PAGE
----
Traders have adjusted their expectations for rate cuts, with an easing cycle predicted to commence in June rather than March as previously anticipated.
Market participants await the U.S. personal consumption expenditures price index for insights into inflation trends, while the possibility of an extension of voluntary oil output cuts from OPEC+ looms over price dynamics, amid lingering uncertainty in the demand outlook and geopolitical tensions in the Middle East.
Crude Oil Shortage Threatens Dangote, Government Refineries, Minister Raises Alarm
The Minister of State for Petroleum Resources (Oil), Heineken Lokpobiri, has sounded a clarion call over a looming crude oil shortage that threatens the operations of the newly inaugurated Dangote Petrochemical Refinery and government-owned refineries in Nigeria.
Addressing stakeholders at the seventh edition of the Nigeria International Energy Summit in Abuja, Minister Lokpobiri expressed concerns that unless deliberate efforts are made to increase investments and crude oil production, these refineries may struggle to obtain enough feedstock for petroleum product manufacturing.
The Dangote refinery, a colossal project spearheaded by Dangote Industries Limited, has a daily requirement of up to 650,000 barrels of crude oil, while government-owned refineries could need approximately 400,000 barrels.
However, the current pace of crude oil production and investment in Nigeria falls short of meeting these demands.
Minister Lokpobiri highlighted the need to ramp up production and attract investments in the upstream sector to ensure adequate feedstock supply for the refineries.
He emphasized the importance of efficiently utilizing Nigeria’s abundant oil and gas reserves to enhance domestic energy security and economic prosperity.
Furthermore, the minister underscored the significance of investing in energy infrastructure and transitioning towards more environmentally friendly practices to address Nigeria’s energy needs effectively.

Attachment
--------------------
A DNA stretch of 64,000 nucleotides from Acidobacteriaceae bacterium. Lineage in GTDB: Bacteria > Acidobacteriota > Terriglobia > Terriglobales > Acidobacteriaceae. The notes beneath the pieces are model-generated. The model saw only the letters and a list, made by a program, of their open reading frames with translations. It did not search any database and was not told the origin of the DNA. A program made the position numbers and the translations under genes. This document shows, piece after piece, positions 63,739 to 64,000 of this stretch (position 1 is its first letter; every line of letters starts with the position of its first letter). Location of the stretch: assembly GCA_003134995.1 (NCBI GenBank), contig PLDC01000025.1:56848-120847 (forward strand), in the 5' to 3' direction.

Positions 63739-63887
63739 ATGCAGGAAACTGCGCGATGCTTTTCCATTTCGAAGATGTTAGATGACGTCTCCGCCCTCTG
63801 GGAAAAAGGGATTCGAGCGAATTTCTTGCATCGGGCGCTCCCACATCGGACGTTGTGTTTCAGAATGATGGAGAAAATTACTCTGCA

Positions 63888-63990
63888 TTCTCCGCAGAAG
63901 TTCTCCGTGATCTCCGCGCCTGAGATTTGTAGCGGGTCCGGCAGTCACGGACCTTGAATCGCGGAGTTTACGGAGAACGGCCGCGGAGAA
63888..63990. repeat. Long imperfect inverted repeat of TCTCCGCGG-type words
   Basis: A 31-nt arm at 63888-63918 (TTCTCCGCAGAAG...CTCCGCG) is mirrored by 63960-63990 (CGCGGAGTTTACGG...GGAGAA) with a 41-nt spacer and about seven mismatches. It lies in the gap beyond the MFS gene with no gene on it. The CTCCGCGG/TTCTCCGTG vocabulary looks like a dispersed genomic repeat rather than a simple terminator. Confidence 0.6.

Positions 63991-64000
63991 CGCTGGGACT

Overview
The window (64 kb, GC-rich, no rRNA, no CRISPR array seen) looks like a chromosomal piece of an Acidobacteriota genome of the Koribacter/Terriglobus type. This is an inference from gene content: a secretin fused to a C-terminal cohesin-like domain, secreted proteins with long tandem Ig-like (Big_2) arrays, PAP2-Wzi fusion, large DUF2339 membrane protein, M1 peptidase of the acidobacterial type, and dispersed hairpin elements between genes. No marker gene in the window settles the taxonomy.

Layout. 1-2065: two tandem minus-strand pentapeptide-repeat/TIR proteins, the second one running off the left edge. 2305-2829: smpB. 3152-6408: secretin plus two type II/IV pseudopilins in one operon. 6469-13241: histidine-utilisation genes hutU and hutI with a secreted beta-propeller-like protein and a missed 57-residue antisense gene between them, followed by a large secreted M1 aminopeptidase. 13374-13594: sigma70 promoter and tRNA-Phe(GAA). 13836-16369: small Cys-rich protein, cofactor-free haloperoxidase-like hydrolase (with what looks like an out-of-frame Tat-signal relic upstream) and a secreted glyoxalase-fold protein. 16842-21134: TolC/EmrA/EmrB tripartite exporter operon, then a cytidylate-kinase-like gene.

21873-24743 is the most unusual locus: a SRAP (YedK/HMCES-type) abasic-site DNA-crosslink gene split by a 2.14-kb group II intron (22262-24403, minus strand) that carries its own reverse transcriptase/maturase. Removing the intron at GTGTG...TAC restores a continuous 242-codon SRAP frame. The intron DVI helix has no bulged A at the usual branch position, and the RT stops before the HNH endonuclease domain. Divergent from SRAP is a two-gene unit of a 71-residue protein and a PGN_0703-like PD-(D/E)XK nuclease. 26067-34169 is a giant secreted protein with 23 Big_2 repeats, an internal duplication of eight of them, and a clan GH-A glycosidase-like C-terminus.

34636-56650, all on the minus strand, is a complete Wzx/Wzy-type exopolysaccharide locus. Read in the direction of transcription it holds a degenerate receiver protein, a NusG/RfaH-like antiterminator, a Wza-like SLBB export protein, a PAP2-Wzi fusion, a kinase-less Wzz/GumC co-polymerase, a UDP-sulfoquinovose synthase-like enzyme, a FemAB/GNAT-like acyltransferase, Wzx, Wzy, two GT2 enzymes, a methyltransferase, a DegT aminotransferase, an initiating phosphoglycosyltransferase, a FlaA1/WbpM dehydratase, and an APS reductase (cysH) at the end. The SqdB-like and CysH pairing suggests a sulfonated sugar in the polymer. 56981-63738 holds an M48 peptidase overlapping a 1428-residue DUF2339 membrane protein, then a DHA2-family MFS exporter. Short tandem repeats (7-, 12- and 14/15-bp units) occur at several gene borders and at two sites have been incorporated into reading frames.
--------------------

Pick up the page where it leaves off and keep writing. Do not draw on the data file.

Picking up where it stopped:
The alarm raised by Minister Lokpobiri underscores the urgency for strategic interventions and collaborative efforts to mitigate the impending crude oil shortage and secure the future of Nigeria’s refining industry amidst evolving global energy dynamics.
NNPCL Pledges End to Nigeria’s Energy Scarcity Within a Decade
The Nigerian National Petroleum Company Limited (NNPCL) has announced a bold initiative aimed at ending Nigeria’s persistent energy scarcity within the next decade.
Mele Kyari, the Group Chief Executive Officer of NNPCL, revealed this ambitious plan during the opening ceremony of the seventh Nigerian International Energy Summit in Abuja.
Kyari’s announcement comes as a beacon of hope for millions of Nigerians grappling with chronic power shortages and energy deficiencies.
In his statement, Kyari expressed confidence that all issues related to energy scarcity in the country would be resolved within the next 10 years.
Assuring stakeholders of NNPCL’s unwavering commitment, Kyari emphasized the company’s dedication to collaborating with partners to bridge the energy deficit gap and foster prosperity for all Nigerians.
He highlighted NNPCL’s pivotal role as a key partner to oil-producing companies in Nigeria, facilitating the divestment of international oil companies from onshore and shallow water assets in the country.
Furthermore, Kyari underscored NNPCL’s statutory mandate as the enabler of national energy security, emphasizing the importance of sustainable production from divested assets to ensure energy security for Nigerians.
In addition to addressing domestic energy challenges, NNPCL is also exploring avenues for sustainable energy investment across Africa.
Kyari revealed the company’s intention to invest in the proposed African Energy Bank, aiming to secure funding for energy projects on the continent and guarantee regional energy security.
The event, attended by prominent stakeholders including government officials and representatives from international organizations, marks a significant step towards reshaping Nigeria’s energy landscape and fostering economic development through improved energy access.
As NNPCL charts its course towards energy abundance, Nigerians remain cautiously optimistic about the prospects of a brighter energy future.